Growing up, I spent weekends with my father fixing up his boat. It was docked at Los Angeles Harbor, an industrial area near the cities of Wilmington and Carson. There were pumping grass-hopper oil rigs, massive beeping cranes loading containers onto giant freighters and a steel trussed bridge that split in two so the tankers could get through. I wasn't sure what these things were, but I loved their blunt utility, stark banality and filthy grandeur.
I remember laying on the splintered wooden docks with their rusted cleats and barnacle encrusted piers. I would look through rainbow-colored oil slicks, and get glimpses of darting fish below. We slept on the boat. The refineries were dramatically beautiful at night, as if they were strung with Christmas lights with sparking reflections on the water. During the week, my father ran a number of screw-machine and steel warehousing facilities near downtown Los Angeles, not far from where my studio is located now. He would bring home trays of odd machine parts and tools. Those objects were mysterious and fascinating to me and I would spend hours going through them.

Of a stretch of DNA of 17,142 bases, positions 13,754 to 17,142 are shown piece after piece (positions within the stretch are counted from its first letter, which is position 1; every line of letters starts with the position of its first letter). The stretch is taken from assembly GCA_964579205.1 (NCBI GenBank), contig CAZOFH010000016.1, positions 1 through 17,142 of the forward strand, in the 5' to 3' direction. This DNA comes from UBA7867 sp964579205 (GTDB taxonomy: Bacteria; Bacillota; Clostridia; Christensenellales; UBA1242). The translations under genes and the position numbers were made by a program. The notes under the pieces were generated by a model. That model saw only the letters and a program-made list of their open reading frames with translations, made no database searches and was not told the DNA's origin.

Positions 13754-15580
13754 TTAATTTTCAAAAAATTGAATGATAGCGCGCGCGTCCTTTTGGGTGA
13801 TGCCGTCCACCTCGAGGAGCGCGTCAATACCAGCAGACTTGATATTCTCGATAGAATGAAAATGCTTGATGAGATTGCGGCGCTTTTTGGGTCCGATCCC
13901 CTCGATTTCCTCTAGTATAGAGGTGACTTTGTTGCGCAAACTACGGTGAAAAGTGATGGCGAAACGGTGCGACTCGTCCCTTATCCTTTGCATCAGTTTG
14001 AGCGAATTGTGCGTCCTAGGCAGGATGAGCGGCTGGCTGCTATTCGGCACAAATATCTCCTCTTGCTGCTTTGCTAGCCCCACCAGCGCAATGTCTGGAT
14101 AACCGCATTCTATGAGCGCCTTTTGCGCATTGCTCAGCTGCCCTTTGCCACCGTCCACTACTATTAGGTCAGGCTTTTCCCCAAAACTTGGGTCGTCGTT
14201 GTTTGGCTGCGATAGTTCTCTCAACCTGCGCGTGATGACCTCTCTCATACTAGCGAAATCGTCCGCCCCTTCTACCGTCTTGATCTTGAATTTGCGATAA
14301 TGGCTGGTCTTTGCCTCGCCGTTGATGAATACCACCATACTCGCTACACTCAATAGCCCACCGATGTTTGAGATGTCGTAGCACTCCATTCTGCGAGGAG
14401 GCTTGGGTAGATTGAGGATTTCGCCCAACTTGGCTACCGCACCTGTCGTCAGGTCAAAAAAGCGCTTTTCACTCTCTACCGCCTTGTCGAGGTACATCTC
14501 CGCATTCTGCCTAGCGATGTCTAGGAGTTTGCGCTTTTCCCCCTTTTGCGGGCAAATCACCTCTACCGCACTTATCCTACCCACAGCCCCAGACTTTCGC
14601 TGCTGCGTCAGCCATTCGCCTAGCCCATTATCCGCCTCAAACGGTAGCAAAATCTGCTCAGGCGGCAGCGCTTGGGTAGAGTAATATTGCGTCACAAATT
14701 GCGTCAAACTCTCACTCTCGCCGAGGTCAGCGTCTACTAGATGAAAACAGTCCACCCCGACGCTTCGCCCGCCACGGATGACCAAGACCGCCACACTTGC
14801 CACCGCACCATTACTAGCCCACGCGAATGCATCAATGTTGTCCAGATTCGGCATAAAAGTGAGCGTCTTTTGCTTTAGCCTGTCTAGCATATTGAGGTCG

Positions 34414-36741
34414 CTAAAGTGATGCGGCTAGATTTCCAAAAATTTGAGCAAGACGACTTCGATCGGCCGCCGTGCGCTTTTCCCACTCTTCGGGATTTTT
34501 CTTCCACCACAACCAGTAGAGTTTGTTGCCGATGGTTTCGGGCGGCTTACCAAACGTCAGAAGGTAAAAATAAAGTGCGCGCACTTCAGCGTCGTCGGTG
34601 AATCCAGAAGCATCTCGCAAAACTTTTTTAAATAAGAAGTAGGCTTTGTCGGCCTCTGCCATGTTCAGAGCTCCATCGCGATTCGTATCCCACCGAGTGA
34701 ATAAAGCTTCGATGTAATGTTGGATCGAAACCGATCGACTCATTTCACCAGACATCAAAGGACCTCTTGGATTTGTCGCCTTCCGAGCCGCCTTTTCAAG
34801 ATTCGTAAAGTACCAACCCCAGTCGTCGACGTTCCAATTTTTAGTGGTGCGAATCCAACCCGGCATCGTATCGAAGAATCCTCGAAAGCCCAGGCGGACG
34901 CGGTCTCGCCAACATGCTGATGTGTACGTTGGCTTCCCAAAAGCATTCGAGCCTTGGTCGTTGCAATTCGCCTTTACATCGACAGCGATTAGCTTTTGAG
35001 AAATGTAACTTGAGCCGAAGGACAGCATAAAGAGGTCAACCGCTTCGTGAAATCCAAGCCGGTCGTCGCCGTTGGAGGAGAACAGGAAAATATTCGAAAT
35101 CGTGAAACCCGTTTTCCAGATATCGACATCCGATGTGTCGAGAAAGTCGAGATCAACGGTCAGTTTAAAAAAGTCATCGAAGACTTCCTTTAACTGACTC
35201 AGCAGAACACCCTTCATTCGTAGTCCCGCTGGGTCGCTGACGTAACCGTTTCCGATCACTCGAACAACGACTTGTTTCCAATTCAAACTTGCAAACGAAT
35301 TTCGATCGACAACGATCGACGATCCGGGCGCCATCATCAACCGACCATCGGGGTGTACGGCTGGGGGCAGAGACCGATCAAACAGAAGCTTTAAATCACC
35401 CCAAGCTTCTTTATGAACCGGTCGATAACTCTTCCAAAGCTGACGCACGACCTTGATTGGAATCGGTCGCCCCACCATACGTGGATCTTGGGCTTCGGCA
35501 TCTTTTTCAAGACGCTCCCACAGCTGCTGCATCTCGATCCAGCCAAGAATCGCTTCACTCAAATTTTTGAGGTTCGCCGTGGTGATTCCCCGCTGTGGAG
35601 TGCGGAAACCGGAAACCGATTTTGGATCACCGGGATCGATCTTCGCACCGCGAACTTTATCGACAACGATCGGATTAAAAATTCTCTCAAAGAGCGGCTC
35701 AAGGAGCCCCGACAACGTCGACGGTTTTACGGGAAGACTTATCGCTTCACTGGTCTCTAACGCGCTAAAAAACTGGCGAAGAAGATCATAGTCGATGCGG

Today I live and work next to a cement recycling plant. Industrial forms and textures surround me still. I tend to respond to surfaces that have been painted, weathered, cracked and decayed. These influences have made their way into my art. I build structures out of wood that recall steel trusses that hold up old billboards or bridges. I create layers of paint, plaster, fabric, polyurethane foam, and other materials that I scratch, gouge, crack and repaint many times. Through this process, I discover the mystery and beauty found all around in what others might overlook.